The Ties That Bind


These past few weeks have been marked by a period of introspection for me.  My students continue to charm and grow.  I took my Public Speaking class of seniors to see the film “12 Years a Slave.”  I rarely do field trips, but I strongly felt they needed to see the message of endurance, hope, and perseverance inherent in the story of Solomon Northrop.  Afterwards, they had to write a speech about the responsibilities of freedom and deliver it publicly in our school library.

One wrote, “I never realized the worse part of slavery was not being able to control your own time, your own space and decisions.  You had to pretend to be less than you were, know less than you knew.  I learned that freedom isn’t free.  You have to work to protect it.

My sophomores in English class had to tackle a host of subjects during the end of this semester.  We diagrammed complex sentences, mastered new power words, and tackled layered short stories ripe with nuance and point-of-view and conflict considerations.  We have our rhythm now, and my classroom has begun to attract students I do not directly teach.  There is this power of trust and familiarity that binds us to each other in unexpected ways.

We cheer for one another and work as a unit.  There is music and laughter, but also learning and growth.  My grading system rewards effort.  Mistakes are part of the process.  The only sin I will not tolerate is not trying.  During the beginning of my ten page midterm exam, one young lady, a stand out on the girl’s basketball team, complained, “This is too much.  You do too much.  What if I can’t do all this?”

“Of course you can,” I said.  “Remember last week’s game?  I watched you weave and soar all over that court.  Let me ask you something.  When you go to shoot a lay-up, do you worry about what to do if it doesn’t go in?”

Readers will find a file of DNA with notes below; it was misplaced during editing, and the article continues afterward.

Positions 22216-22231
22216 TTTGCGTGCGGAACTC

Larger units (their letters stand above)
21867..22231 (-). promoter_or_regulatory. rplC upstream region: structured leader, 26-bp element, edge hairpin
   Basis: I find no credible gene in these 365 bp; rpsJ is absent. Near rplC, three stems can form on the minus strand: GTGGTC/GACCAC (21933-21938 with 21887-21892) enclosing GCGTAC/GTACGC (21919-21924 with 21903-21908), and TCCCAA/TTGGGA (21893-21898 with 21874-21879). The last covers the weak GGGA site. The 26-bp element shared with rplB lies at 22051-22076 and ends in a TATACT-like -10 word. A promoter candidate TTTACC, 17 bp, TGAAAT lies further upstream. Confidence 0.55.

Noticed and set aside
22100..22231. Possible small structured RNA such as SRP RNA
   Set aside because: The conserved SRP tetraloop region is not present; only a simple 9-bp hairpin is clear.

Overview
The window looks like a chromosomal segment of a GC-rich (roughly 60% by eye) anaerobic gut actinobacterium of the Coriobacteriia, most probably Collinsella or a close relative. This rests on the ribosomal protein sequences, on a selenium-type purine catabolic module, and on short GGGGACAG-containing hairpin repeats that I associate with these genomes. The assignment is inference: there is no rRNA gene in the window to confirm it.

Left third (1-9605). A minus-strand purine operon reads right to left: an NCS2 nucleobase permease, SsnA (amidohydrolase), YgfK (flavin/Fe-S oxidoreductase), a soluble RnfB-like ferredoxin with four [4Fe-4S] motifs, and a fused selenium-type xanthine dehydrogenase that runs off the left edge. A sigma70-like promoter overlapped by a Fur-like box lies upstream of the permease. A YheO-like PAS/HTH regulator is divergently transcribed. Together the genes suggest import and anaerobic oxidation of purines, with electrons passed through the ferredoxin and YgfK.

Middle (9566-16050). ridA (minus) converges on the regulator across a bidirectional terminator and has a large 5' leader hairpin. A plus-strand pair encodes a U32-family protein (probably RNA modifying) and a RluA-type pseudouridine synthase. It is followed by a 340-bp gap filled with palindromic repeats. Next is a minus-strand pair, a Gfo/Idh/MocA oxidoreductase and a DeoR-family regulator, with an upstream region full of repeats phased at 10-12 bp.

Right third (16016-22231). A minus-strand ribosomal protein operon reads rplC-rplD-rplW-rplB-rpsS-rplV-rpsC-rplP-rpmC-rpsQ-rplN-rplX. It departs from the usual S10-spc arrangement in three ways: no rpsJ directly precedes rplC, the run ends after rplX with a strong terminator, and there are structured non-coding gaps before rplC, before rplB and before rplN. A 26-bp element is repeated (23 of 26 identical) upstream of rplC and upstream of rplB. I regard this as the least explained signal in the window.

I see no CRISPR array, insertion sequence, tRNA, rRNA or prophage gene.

“No,” she said.

“Then don’t do it here.  You got this,” I said.

“Great analogy,” another boy sitting near her added.  Then they both lowered their heads and went to work.

Teaching is such a humbling profession.  Part of what happens in class comes for planning and anticipation.  But, as a teacher, I am always amazed at how much the students bring their own energies to bear–especially if they feel valued and welcomed.  That lesson really came home to me two weeks ago when I received a text from a student from my very first English class–way back in 2005.

It was his freshman year.  I will never forget that magical Class of 2009.  I was new to teaching, and they were new to high school.  We helped each other out and grew together.  I remembered the fiery determination of  that young man.  He was an exceptional athlete who went on to play Division I college football.  But, for me, he was a thinker and a poet.  We worked hard to nurture those gifts, even after he left my class.

Like all my students, he had my cell phone number.  After graduation, he kept in touch, sending texts about his progress in college, his difficulties, and his triumphs.  Always, I reminded him of his power.  “It’s not easy being king,” I would tell him.  “failure is not your option.”

He texted me a photo of his college graduation.  A bump freshman year had delayed his matriculation for one term, but there he was with a college diploma in his hand.  In the photo, he is embracing his mother.  In another, he is surrounded by family and friends.  The wide grin is still the one I remember, and the message he sent along with the picture touched me.

“Love you, Mr. Roberts,” it read.  “This is God’s work with your guidance.”

I know I had only a small part to play in this young man’s unfolding.  But the gift of teaching has allowed me to applaud the stride of over one thousand students in my nine years in the profession.  I cannot imagine a more worthy prize.  When we approach our craft with earnestness, openness, and humor,  we teachers help empower young people to secure their freedom and own their time.

Of course, life will test and surprise.  But I believe the ties that  bind students and teacher enrich both parties and make the journey ahead a “makeable shot.”

–Mark E. P. Roberts (teachermandc)

P.S.  Happy New Year!


About Mark E.P. Roberts

teachermandc is Mark E.P. Roberts, a middle-aged, high school English teacher entering his ninth year of instructing young minds. This blog is an attempt to capture the challenge of teaching and the essence of learning. At a time when DC has become the epicenter of educational theory, this blog will keep its preferred focus on students in an somewhat typical DC high school. I have taught in both public and private schools. To date, 95% of my students are of color. All names have been changed, and complaints about in-house politics will be avoided. Hope you enjoy.
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